Installation

In this example we use Ubuntu 20.04 with docker and docker-compose installed, but you can choose your favorite distro (you might need to adapt a bit).

You may also need to disable systemd-resolved because it occupies port 53 of the server:

# Check which DNS resolvers your server is using:
systemd-resolve --status
# look for "DNS servers" field in output

# Stop systemd-resolved
systemctl stop systemd-resolved

# Then mask it to prevent from further starting
systemctl mask systemd-resolved

# Delete the symlink systemd-resolved used to manage
rm /etc/resolv.conf

# Create /etc/resolv.conf as a regular file with nameservers you've been using:
cat <<EOF > /etc/resolv.conf
nameserver <ip of the first DNS resolver>
nameserver <ip of the second DNS resolver>
EOF

Install dnsdist and certbot (for letsencrypt certificates):

# Install dnsdist repo
echo "deb [arch=amd64] http://repo.powerdns.com/ubuntu focal-dnsdist-15 main" > /etc/apt/sources.list.d/pdns.list
cat <<EOF > /etc/apt/preferences.d/dnsdist
Package: dnsdist*
Pin: origin repo.powerdns.com
Pin-Priority: 600
EOF
curl https://repo.powerdns.com/FD380FBB-pub.asc | apt-key add -

apt update
apt install dnsdist certbot

Pihole

Now we create our docker-compose project:

mkdir ~/pihole
touch ~/pihole/docker-compose.yml

The contents of docker-compose.yml file:

version: '3'
services:
  pihole:
    container_name: pihole
    image: 'pihole/pihole:latest'
    ports:
    # The DNS server will listen on localhost only, the ports 5300 tcp/udp.
    # So the queries from the Internet won't be able to reach pihole directly.
    # The admin web interface, however, will be reachable from the Internet.
      - '127.0.1.53:5300:53/tcp'
      - '127.0.1.53:5300:53/udp'
      - '8081:80/tcp'
    environment:
      TZ: Europe/Amsterdam
      VIRTUAL_HOST: dns.example.com # domain name we'll use for our DNS server
      WEBPASSWORD: super_secret # Pihole admin password
    volumes:
      - './etc-pihole/:/etc/pihole/'
      - './etc-dnsmasq.d/:/etc/dnsmasq.d/'
    restart: unless-stopped

Start the container:

docker-compose up -d

After the container is fully started (it may take several minutes) check that it is able to resolve domain names:

dig +short @127.0.1.53 -p5300 one.one.one.one
# Excpected output
# 1.0.0.1
# 1.1.1.1

Letsencrypt Configuration

Issue the certificate for our dns.example.com domain:

certbot certonly

Follow the instructions on the screen (i.e. select the proper authentication method suitable for you, and fill the domain name).

After the certificate is issued it can be found by the following paths:

  • /etc/letsencrypt/live/dns.example.com/fullchain.pem – certificate chain
  • /etc/letsencrypt/live/dns.example.com/privkey.pem – private key

By default only the root user can read certificates and keys. Dnsdist, however, is running as user and group _dnsdist, so permissions need to be adjusted:

chgrp _dnsdist /etc/letsencrypt/live/dns.example.com/{fullchain.pem,privkey.pem}
chmod g+r /etc/letsencrypt/live/dns.example.com/{fullchain.pem,privkey.pem}

# We should also make archive and live directories readable.
# That will not expose the keys since the private key isn't world-readable
chmod 755 /etc/letsencrypt/{live,archive}

The certificates are periodically renewed by Certbot, so dnsdist should be restarted after that happens since it is not able to detect the new certificate. In order to do so, we put a so-called deploy script into /etc/letsencrypt/renewal-hooks/deploy directory:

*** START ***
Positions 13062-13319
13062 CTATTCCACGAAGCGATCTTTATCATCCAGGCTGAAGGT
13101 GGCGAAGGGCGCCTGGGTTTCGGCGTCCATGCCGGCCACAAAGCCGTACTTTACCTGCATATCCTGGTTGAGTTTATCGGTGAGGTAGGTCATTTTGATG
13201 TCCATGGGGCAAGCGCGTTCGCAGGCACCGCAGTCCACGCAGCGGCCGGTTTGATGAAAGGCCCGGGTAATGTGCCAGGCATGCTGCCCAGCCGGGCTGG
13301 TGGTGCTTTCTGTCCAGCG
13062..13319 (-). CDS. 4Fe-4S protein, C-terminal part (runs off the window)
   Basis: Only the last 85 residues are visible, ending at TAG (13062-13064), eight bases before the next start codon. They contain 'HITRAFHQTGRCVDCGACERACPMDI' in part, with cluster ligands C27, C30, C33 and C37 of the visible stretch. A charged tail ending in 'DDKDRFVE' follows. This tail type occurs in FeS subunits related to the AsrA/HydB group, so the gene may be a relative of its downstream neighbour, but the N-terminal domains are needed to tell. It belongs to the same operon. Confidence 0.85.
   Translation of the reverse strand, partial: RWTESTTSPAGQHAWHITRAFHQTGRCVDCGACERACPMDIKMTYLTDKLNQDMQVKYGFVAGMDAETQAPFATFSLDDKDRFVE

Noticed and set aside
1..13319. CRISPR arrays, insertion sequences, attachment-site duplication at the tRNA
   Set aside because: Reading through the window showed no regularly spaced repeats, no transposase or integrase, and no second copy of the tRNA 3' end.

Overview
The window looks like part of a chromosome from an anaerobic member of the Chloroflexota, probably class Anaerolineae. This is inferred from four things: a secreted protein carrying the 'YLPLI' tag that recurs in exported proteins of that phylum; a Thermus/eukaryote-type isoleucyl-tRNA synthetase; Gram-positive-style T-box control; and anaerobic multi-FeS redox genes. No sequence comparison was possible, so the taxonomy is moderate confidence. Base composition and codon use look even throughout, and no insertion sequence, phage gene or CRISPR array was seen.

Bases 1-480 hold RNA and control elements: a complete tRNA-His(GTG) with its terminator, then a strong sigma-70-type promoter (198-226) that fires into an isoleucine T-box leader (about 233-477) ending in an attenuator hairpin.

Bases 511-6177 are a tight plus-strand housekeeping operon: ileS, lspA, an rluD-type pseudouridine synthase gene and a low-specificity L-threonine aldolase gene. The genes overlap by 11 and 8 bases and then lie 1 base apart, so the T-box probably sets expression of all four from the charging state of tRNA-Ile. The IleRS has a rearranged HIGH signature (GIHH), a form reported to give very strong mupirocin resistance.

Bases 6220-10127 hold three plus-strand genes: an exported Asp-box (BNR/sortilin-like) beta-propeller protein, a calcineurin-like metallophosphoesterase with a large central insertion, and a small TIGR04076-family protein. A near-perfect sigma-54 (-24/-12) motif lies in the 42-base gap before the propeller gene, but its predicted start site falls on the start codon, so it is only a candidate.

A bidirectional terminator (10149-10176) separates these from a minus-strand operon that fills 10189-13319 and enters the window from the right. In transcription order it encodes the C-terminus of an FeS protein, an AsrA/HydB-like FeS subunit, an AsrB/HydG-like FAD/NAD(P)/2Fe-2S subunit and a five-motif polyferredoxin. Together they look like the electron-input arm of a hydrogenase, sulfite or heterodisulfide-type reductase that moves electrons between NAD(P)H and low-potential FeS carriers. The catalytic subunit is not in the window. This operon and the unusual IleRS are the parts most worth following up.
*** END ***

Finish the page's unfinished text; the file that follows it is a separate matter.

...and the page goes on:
mkdir -p /etc/letsencrypt/renewal-hooks/deploy
cat <<EOF > /etc/letsencrypt/renewal-hooks/deploy/restart-dnsdist.sh
#!/bin/sh
systemctl restart dnsdist
EOF
chmod +x /etc/letsencrypt/renewal-hooks/deploy/restart-dnsdist.sh

Dnsdist Configuration

Create dnsdist configuration file /etc/dnsdist/dnsdist.conf with the following content:

addACL('0.0.0.0/0')

-- path for certs and listen address for DoT ipv4,
-- by default listens on port 853.
-- Set X(int) for tcp fast open queue size.
addTLSLocal("0.0.0.0", "/etc/letsencrypt/live/dns.example.com/fullchain.pem", "/etc/letsencrypt/live/dns.example.com/privkey.pem", { doTCP=true, reusePort=true, tcpFastOpenSize=64 })

-- path for certs and listen address for DoH ipv4,
-- by default listens on port 443.
-- Set X(int) for tcp fast open queue size.
-- 
-- In this example we listen directly on port 443. However, since the DoH queries are simple HTTPS requests, the server can be hidden behind Nginx or Haproxy.
addDOHLocal("0.0.0.0", "/etc/letsencrypt/live/dns.example.com/fullchain.pem", "/etc/letsencrypt/live/dns.example.com/privkey.pem", "/dns-query", { doTCP=true, reusePort=true, tcpFastOpenSize=64 })

-- set X(int) number of queries to be allowed per second from a IP
addAction(MaxQPSIPRule(50), DropAction())

--  drop ANY queries sent over udp
addAction(AndRule({QTypeRule(DNSQType.ANY), TCPRule(false)}), DropAction())

-- set X number of entries to be in dnsdist cache by default
-- memory will be preallocated based on the X number
pc = newPacketCache(10000, {maxTTL=86400})
getPool(""):setCache(pc)

-- server policy to choose the downstream servers for recursion
setServerPolicy(leastOutstanding)

-- Here we define our backend, the pihole dns server
newServer({address="127.0.1.53:5300", name="127.0.1.53:5300"})

setMaxTCPConnectionsPerClient(1000)    -- set X(int) for number of tcp connections from a single client. Useful for rate limiting the concurrent connections.
setMaxTCPQueriesPerConnection(100)    -- set X(int) , similiar to addAction(MaxQPSIPRule(X), DropAction())

Checking if DoH and DoT Works

Check if DoH works using curl with doh-url flag:

curl --doh-url https://dns.example.com/dns-query https://leaseweb.com/

Check if DoT works using kdig program from the knot-dnsutils package:

apt install knot-dnsutils

kdig -d @dns.example.com +tls-ca leaseweb.com

Setting up Private DNS on Android

Currently only Android 9+ natively supports encrypted DNS queries by using DNS-over-TLS technology.

In order to use it go to: Settings -> Connections -> More connection settings -> Private DNS -> Private DNS provider hostname -> dns.example.com